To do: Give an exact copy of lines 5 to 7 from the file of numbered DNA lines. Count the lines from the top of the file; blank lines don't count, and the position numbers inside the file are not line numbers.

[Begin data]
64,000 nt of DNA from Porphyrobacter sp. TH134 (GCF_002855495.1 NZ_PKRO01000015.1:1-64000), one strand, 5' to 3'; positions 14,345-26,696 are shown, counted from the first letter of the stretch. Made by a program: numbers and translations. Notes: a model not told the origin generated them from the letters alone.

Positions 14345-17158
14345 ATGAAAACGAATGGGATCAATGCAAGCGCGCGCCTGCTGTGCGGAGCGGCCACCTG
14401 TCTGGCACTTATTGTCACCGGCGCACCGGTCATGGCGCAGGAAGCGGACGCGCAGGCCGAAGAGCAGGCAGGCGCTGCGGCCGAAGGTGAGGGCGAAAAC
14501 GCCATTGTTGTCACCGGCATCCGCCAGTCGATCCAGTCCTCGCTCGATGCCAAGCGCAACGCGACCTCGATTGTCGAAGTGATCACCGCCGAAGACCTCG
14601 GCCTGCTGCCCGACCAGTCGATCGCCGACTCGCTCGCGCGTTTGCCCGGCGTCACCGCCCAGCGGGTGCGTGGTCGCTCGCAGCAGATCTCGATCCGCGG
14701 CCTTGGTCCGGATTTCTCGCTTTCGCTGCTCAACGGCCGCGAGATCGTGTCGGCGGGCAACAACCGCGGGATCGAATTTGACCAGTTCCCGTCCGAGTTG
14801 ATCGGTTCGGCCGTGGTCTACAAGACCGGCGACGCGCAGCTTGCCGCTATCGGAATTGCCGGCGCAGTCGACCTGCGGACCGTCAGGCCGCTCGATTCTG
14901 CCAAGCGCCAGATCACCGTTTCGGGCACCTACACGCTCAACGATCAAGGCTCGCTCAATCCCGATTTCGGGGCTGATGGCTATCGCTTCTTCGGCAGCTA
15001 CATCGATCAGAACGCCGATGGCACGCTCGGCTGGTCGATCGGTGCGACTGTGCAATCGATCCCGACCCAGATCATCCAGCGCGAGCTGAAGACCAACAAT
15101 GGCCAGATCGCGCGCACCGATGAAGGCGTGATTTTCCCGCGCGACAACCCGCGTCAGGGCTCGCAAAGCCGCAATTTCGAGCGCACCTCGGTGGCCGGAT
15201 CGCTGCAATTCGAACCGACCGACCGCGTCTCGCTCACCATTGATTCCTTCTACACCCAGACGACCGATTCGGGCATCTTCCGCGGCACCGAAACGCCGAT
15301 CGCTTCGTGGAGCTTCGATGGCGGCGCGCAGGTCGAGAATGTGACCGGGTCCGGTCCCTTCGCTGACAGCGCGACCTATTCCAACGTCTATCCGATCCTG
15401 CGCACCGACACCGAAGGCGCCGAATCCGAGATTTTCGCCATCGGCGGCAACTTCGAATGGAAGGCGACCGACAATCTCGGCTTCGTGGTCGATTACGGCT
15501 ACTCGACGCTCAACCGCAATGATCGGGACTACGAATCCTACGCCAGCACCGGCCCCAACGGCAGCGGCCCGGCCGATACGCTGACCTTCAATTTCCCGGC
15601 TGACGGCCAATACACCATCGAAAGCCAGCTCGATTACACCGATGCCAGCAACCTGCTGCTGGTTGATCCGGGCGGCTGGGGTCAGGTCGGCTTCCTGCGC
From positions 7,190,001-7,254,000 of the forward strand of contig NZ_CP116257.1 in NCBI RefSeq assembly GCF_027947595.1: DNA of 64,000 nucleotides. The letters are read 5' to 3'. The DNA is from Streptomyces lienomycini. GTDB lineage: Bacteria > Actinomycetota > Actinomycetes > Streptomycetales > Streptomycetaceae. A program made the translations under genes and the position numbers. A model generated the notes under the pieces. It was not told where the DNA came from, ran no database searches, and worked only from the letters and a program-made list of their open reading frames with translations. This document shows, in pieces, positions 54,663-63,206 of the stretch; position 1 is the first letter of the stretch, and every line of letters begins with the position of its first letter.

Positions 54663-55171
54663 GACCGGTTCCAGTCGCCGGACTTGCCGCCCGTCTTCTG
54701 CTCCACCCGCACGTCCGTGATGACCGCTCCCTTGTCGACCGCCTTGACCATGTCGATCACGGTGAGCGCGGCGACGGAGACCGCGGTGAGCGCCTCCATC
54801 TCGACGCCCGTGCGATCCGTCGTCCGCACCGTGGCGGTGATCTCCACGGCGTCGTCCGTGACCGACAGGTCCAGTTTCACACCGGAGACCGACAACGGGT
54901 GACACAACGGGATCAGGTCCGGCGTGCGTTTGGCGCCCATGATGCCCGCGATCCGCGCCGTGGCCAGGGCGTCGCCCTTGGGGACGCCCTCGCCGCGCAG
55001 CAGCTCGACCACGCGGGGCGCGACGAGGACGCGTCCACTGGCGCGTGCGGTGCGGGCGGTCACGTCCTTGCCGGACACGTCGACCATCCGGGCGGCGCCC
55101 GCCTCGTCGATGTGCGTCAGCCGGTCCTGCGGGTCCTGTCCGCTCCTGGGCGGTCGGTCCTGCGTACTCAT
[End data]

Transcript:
14501 GCCATTGTTGTCACCGGCATCCGCCAGTCGATCCAGTCCTCGCTCGATGCCAAGCGCAACGCGACCTCGATTGTCGAAGTGATCACCGCCGAAGACCTCG
14601 GCCTGCTGCCCGACCAGTCGATCGCCGACTCGCTCGCGCGTTTGCCCGGCGTCACCGCCCAGCGGGTGCGTGGTCGCTCGCAGCAGATCTCGATCCGCGG
14701 CCTTGGTCCGGATTTCTCGCTTTCGCTGCTCAACGGCCGCGAGATCGTGTCGGCGGGCAACAACCGCGGGATCGAATTTGACCAGTTCCCGTCCGAGTTG